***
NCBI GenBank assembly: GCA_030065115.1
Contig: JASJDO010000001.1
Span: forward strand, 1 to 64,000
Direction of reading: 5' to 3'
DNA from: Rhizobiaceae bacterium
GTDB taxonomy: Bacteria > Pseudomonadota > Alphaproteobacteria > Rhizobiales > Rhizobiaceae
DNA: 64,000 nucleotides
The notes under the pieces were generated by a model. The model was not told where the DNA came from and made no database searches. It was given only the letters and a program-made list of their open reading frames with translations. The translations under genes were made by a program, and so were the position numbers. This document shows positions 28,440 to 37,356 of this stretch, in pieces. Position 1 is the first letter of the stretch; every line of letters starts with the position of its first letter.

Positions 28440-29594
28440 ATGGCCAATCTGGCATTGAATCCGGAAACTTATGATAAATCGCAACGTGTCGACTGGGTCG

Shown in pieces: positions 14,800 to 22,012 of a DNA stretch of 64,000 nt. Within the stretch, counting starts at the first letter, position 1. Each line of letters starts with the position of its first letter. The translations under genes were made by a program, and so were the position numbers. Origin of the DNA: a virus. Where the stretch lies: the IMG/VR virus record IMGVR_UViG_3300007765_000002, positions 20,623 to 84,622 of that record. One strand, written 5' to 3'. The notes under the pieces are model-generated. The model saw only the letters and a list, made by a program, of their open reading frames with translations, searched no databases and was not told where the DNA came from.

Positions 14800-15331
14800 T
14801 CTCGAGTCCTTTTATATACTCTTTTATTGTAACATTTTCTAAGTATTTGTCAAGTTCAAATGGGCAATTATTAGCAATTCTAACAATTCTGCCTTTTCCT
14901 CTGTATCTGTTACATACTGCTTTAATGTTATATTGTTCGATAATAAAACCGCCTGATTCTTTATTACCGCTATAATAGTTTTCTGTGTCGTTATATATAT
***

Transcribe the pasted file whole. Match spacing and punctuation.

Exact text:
NCBI GenBank assembly: GCA_030065115.1
Contig: JASJDO010000001.1
Span: forward strand, 1 to 64,000
Direction of reading: 5' to 3'
DNA from: Rhizobiaceae bacterium
GTDB taxonomy: Bacteria > Pseudomonadota > Alphaproteobacteria > Rhizobiales > Rhizobiaceae
DNA: 64,000 nucleotides
The notes under the pieces were generated by a model. The model was not told where the DNA came from and made no database searches. It was given only the letters and a program-made list of their open reading frames with translations. The translations under genes were made by a program, and so were the position numbers. This document shows positions 28,440 to 37,356 of this stretch, in pieces. Position 1 is the first letter of the stretch; every line of letters starts with the position of its first letter.

Positions 28440-29594
28440 ATGGCCAATCTGGCATTGAATCCGGAAACTTATGATAAATCGCAACGTGTCGACTGGGTCG

Shown in pieces: positions 14,800 to 22,012 of a DNA stretch of 64,000 nt. Within the stretch, counting starts at the first letter, position 1. Each line of letters starts with the position of its first letter. The translations under genes were made by a program, and so were the position numbers. Origin of the DNA: a virus. Where the stretch lies: the IMG/VR virus record IMGVR_UViG_3300007765_000002, positions 20,623 to 84,622 of that record. One strand, written 5' to 3'. The notes under the pieces are model-generated. The model saw only the letters and a list, made by a program, of their open reading frames with translations, searched no databases and was not told where the DNA came from.

Positions 14800-15331
14800 T
14801 CTCGAGTCCTTTTATATACTCTTTTATTGTAACATTTTCTAAGTATTTGTCAAGTTCAAATGGGCAATTATTAGCAATTCTAACAATTCTGCCTTTTCCT
14901 CTGTATCTGTTACATACTGCTTTAATGTTATATTGTTCGATAATAAAACCGCCTGATTCTTTATTACCGCTATAATAGTTTTCTGTGTCGTTATATATAT